As it happens, there is another way of explaining all the weirdness of quantum mechanics, developed first by Louis de Broglie in the mid-20s, called pilot wave theory, and later made more sophisticated in 1952 by David Bohm (yes another quantum physicist with a four-letter name starting with B, along with Bohr, Born, Bell and Bose). This interpretation, called Bohmian Mechanics never really picked up many followers, mainly because of the hegemony of the Copenhagen view.
Bohmian mechanics says the electron does indeed only go through one or other slit, but it is carried along by a wave or field (called the quantum potential) and it is this wave that goes through both slits, interferes and guides the electron to the points on the screen that build up the usual interference pattern. You can learn a little more about how this idea is being explored at the moment here.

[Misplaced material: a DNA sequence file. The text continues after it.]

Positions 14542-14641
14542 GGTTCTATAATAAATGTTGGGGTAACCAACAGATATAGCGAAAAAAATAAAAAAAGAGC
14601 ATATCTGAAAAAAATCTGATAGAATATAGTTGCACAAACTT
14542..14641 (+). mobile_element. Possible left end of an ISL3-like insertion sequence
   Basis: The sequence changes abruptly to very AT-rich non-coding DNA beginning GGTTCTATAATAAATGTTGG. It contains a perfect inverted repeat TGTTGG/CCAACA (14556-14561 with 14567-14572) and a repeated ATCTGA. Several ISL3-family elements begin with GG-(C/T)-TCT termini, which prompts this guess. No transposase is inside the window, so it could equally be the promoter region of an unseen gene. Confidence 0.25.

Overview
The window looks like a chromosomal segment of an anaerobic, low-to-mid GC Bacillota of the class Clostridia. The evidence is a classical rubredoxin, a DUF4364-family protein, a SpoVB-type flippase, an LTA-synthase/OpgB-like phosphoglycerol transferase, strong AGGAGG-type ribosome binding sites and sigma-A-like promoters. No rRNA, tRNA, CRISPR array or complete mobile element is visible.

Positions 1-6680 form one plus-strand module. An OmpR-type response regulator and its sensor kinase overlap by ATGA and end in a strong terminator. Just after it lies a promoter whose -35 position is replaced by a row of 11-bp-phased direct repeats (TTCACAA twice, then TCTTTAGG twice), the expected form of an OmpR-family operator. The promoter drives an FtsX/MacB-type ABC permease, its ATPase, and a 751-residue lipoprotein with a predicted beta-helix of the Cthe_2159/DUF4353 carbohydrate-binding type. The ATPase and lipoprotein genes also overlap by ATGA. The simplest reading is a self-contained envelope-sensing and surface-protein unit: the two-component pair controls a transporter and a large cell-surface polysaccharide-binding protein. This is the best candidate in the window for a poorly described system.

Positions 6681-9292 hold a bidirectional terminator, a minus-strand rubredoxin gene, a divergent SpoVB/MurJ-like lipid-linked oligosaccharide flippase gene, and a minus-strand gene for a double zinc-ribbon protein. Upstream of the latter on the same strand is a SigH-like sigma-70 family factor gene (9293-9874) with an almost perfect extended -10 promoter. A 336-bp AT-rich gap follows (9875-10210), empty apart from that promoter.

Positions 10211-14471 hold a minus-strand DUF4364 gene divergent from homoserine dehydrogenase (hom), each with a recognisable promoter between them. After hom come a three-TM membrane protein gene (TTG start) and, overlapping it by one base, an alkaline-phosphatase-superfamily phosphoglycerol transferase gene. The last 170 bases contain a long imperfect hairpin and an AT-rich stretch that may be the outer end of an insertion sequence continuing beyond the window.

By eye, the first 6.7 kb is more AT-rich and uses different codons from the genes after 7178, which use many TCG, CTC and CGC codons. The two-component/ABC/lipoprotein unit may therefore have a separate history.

Basically, while the mathematical construct that is quantum mechanics is not much in doubt these days, what it MEANS (the interpretation of the theory) is still up for grabs. There’s the Copenhagen view, Bohmian mechanics, the Multiverse interpretation, the Transactional theory, spontaneous wave function collapse theory…) We don’t know which of these is right. Many physicists don’t care, as long as the theory works and is useful. But that is not how physics should be. Quantum mechanics is the only theory in the whole of science that gets away with having multiple interpretations of what the mathematics means. So many quantum physicists decide early on in their research careers that if they want to make progress then they simply label such issues as metaphysics and leave the debate to the philosophers.